Can I volunteer or do work experience at Bonorong?
I am interested in caring for wildlife. How do I go about this?
To register your interest or to find out when the next training date is, please contact us so we can send you an information pack.
I am interested in joining the Bonorong Wildlife Rescue Program. How do I go about this?
It is a requirement that every rescuer attends a training session before participating in wildlife rescues, transportation and other aspects of the program. This is to ensure the safety of the animals as well as the rescuers.
Training sessions are scheduled every two months and run for approximately 4 hours.
All sessions are run at Bonorong Wildlife Sanctuary in the ‘Bush Tucker Shed’ building and there is no cost involved.
I brought an injured animal to Bonorong. How can I find out how it is going?
Feel free to contact us if you have a particular animal that you would like to enquire about, but please be aware we may not have all the information that you are after.
I would like to make a donation. How do I go about this? What will my donation go towards?
Your donation will help support a range of activities, including:
- The everyday running operations of the Sanctuary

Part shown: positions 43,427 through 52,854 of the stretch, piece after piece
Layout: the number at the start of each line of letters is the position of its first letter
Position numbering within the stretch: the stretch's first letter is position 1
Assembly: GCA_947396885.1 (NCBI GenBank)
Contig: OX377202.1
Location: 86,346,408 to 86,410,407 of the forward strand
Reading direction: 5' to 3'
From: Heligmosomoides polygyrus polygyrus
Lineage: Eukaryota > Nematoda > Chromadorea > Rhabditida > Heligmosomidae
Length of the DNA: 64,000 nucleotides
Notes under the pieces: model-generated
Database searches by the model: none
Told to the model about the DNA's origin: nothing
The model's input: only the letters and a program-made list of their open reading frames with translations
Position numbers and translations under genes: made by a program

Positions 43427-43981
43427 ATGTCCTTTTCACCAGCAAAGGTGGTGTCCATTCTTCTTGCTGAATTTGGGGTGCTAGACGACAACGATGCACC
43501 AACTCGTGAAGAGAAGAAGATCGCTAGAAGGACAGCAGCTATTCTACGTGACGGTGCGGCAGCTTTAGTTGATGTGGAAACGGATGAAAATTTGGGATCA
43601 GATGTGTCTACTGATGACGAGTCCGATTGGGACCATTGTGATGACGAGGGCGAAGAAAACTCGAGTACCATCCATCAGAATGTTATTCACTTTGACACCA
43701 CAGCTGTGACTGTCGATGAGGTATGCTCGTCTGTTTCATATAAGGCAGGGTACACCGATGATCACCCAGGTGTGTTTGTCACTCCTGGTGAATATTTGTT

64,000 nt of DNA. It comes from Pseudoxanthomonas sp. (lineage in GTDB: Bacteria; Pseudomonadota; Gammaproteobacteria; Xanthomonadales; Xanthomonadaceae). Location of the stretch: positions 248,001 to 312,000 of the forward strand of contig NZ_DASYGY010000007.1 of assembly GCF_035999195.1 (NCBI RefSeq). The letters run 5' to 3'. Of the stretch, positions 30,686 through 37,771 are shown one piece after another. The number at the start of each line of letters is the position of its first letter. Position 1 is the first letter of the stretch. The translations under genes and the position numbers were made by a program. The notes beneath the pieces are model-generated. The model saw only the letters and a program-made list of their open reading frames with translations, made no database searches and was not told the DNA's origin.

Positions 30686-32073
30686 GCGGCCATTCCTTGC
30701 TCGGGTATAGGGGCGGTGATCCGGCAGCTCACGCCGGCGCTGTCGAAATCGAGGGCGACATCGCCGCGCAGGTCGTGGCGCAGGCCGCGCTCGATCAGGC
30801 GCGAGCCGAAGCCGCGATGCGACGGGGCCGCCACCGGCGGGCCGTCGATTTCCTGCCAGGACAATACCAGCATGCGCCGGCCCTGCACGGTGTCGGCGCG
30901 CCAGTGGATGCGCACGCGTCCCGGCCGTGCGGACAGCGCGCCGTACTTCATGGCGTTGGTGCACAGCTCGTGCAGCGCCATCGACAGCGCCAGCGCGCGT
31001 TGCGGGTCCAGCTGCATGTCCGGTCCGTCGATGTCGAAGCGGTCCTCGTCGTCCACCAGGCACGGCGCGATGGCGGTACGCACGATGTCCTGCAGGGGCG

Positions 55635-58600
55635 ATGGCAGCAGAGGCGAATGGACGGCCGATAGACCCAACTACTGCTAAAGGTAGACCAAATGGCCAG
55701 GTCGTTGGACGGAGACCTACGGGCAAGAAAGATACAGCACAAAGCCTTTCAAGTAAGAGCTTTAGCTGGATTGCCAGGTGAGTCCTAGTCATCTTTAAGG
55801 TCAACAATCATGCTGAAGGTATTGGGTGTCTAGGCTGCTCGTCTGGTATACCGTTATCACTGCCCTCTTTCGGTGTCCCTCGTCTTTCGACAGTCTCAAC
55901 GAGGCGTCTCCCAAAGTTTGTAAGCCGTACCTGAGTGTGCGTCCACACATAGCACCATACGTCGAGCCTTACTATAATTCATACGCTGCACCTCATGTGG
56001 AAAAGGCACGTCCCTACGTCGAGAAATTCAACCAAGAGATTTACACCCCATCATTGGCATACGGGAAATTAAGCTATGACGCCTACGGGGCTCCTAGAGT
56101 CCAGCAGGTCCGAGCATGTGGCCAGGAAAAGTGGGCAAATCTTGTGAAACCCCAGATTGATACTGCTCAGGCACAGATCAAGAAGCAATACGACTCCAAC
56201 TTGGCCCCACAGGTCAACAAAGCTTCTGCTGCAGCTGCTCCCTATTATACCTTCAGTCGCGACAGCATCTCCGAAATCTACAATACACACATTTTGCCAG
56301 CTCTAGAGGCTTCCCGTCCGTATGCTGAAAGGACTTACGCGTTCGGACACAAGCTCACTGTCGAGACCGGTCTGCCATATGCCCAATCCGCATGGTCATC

- Tasmania’s only 24-hour Wildlife Rescue Service, allowing injured and orphaned wildlife a second chance at life
- The building of Tasmania’s first Wildlife Hospital
- Programs to support the critically-endangered Tasmanian devil and two other endemic Tasmanian species – the Tasmanian tree frog and the eastern quoll.
- Tasmania’s largest seabird rehabilitation facility
- Research into the status and role of carnivorous mammals in the Tarkine wilderness area
I’m arriving in Hobart on a cruise ship. Can you tell me how to organise transport to Bonorong?
We recommend using one of these as the public buses are not direct and take quite a long time.
The shuttle buses can sell out on the day so we advise you pre-booking via www.hobarttravelcentre.com.au. Most of the shuttle companies do not include entry to the Sanctuary but you can pay this when you arrive at the front entrance.
For groups, private tour buses can also be chartered on the day. Provision for this is made outside the cruise terminal on Hunter Street where accredited operators gather and you can negotiate a trip to Bonorong with them.
Is there any public transport to Bonorong?
Are you open on public holidays?
Is it possible to book a ticket online?
Do you provide gift vouchers?
- General admission
- Behind-the-scenes tours
- Purchases in the gift shop
- Annual Pass memberships
To organise a gift voucher please contact us.
How long will it take me to see all the animals at Bonorong?
If you would like to join one of our daily public tours please allow an additional 45 minutes.
Can I hold or touch the animals?
However if you join one of our daily public tours you will be able to pat a koala and a wombat, depending on whether the animal is in a good mood!
Those booking a behind-the-scenes tour will have the opportunity to see many more animals up-close and learn about them in more depth.
Will I be able to feed the animals?